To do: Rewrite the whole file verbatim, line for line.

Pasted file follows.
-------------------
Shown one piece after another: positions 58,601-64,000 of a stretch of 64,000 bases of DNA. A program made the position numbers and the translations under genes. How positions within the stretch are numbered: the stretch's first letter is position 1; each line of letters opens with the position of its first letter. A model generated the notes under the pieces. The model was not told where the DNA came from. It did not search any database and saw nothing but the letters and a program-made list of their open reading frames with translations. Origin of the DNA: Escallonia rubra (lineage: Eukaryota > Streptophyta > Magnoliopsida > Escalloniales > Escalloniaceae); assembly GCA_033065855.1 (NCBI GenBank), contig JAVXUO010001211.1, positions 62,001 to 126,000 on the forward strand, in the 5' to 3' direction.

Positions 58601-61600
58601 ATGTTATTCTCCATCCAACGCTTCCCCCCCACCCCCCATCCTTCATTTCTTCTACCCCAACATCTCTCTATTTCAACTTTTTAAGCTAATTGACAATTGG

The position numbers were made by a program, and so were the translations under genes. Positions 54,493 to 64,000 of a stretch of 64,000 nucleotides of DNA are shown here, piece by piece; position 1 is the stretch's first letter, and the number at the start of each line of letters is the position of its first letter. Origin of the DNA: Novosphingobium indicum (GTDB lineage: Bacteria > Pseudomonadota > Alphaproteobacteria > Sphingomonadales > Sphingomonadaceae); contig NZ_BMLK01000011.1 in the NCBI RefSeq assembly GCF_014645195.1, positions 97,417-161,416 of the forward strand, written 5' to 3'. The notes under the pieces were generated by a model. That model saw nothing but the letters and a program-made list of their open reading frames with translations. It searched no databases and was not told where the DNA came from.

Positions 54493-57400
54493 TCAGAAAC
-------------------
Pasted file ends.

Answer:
Shown one piece after another: positions 58,601-64,000 of a stretch of 64,000 bases of DNA. A program made the position numbers and the translations under genes. How positions within the stretch are numbered: the stretch's first letter is position 1; each line of letters opens with the position of its first letter. A model generated the notes under the pieces. The model was not told where the DNA came from. It did not search any database and saw nothing but the letters and a program-made list of their open reading frames with translations. Origin of the DNA: Escallonia rubra (lineage: Eukaryota > Streptophyta > Magnoliopsida > Escalloniales > Escalloniaceae); assembly GCA_033065855.1 (NCBI GenBank), contig JAVXUO010001211.1, positions 62,001 to 126,000 on the forward strand, in the 5' to 3' direction.

Positions 58601-61600
58601 ATGTTATTCTCCATCCAACGCTTCCCCCCCACCCCCCATCCTTCATTTCTTCTACCCCAACATCTCTCTATTTCAACTTTTTAAGCTAATTGACAATTGG

The position numbers were made by a program, and so were the translations under genes. Positions 54,493 to 64,000 of a stretch of 64,000 nucleotides of DNA are shown here, piece by piece; position 1 is the stretch's first letter, and the number at the start of each line of letters is the position of its first letter. Origin of the DNA: Novosphingobium indicum (GTDB lineage: Bacteria > Pseudomonadota > Alphaproteobacteria > Sphingomonadales > Sphingomonadaceae); contig NZ_BMLK01000011.1 in the NCBI RefSeq assembly GCF_014645195.1, positions 97,417-161,416 of the forward strand, written 5' to 3'. The notes under the pieces were generated by a model. That model saw nothing but the letters and a program-made list of their open reading frames with translations. It searched no databases and was not told where the DNA came from.

Positions 54493-57400
54493 TCAGAAAC